by Robert Arvay, Contributing Writer
I used to be so naïve that I actually thought that economics is understandable, at least by economists. Silly me. A simple reading of a newspaper is all it takes to set anyone straight on this matter.
Take the European union, for example. You no doubt have read that Greece has been borrowing kazillions of euros from Germany and other European countries. You no doubt have read that Germany wants some assurance that some day it might get at least some of that money back. Silly Germans.
In order to get that assurance, the Germans have asked the Greeks to stop spending zillions of Euros on exorbitant salaries for its government workers, to raise taxes to help pay off the debt, and in short, to stop throwing money around like drunken sailors (and please believe me when I say that I have the utmost respect for drunken sailors, because after all, they spend their own money, not Germany’s).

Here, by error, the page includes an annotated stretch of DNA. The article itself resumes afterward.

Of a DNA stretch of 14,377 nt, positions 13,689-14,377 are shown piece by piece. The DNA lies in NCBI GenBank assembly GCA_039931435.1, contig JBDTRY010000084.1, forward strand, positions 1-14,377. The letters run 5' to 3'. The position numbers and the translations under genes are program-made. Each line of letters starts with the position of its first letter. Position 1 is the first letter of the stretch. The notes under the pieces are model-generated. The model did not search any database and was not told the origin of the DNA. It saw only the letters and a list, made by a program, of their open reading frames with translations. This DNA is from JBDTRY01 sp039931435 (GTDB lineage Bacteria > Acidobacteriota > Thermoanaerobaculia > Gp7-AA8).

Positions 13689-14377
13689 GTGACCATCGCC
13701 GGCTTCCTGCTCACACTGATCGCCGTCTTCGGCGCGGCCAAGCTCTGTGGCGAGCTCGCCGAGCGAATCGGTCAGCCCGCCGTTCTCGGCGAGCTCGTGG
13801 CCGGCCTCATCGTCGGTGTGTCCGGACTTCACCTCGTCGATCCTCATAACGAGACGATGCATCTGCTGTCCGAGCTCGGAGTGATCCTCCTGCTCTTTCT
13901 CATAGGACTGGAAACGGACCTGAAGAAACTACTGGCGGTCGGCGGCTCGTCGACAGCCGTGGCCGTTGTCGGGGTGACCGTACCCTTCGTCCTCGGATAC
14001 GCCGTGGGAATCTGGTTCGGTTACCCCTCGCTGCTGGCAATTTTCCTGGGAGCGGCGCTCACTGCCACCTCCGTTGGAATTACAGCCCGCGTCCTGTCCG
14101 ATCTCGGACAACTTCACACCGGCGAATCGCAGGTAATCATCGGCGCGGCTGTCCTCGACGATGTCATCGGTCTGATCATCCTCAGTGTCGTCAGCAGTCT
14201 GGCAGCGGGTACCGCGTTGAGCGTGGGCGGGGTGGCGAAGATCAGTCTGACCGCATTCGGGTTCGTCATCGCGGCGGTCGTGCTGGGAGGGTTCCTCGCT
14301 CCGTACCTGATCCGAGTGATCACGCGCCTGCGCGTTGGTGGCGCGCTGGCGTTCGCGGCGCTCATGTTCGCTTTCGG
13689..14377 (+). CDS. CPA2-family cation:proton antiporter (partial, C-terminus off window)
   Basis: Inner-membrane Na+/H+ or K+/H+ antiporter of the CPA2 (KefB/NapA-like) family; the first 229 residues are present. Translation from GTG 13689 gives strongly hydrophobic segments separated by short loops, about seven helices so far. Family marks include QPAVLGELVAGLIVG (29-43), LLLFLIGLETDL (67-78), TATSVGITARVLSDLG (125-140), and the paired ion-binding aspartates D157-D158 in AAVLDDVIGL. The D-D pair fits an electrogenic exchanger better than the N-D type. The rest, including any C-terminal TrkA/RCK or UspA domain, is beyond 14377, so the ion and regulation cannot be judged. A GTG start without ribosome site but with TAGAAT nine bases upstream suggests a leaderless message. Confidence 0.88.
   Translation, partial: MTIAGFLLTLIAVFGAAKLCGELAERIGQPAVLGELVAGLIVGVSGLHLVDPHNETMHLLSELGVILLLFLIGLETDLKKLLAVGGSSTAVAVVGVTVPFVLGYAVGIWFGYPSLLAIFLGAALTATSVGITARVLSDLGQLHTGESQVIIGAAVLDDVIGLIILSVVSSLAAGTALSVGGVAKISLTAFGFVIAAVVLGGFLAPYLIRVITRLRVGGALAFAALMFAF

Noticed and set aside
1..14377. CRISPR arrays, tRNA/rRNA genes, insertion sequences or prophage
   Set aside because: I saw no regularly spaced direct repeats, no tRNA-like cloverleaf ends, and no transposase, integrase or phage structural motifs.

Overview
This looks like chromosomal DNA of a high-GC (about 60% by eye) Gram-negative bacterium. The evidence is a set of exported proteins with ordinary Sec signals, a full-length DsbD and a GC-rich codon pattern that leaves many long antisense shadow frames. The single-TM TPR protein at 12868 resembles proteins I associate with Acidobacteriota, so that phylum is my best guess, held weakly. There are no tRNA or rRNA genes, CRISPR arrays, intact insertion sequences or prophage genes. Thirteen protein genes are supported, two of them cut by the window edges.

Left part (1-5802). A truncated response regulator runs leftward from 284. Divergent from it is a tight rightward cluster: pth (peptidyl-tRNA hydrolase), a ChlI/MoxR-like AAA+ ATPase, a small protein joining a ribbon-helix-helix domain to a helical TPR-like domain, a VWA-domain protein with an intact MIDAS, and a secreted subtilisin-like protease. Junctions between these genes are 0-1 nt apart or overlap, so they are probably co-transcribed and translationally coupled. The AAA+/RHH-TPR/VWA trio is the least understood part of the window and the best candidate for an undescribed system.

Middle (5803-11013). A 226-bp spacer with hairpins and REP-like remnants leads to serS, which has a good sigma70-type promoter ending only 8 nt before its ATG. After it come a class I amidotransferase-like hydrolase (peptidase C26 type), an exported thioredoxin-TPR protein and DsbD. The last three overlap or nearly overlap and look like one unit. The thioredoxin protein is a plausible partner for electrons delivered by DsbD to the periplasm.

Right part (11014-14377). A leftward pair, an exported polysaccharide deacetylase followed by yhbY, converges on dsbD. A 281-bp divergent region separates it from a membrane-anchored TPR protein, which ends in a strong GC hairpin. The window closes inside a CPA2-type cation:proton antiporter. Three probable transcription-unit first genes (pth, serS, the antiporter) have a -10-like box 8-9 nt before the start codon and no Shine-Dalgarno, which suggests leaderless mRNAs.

Here is an unofficial wording, slightly edited, of the Greek position on the matter.
Dear Germans: How dare you try to tell us what to do with your money? After all, it is your money, not ours. We don’t tell you what to do with our money that we never lend to you. So stop telling us what to do with the money you lend us. Stay out of your business, or else we will threaten not to pay you back— which of course, we can never do anyway. So there, take that, you big bad lenders of kazillions of Euros that we desperately need to delay our economic collapse for a few more days, after which we can never pay you back.
There. Now you understand that there is no understanding of economics.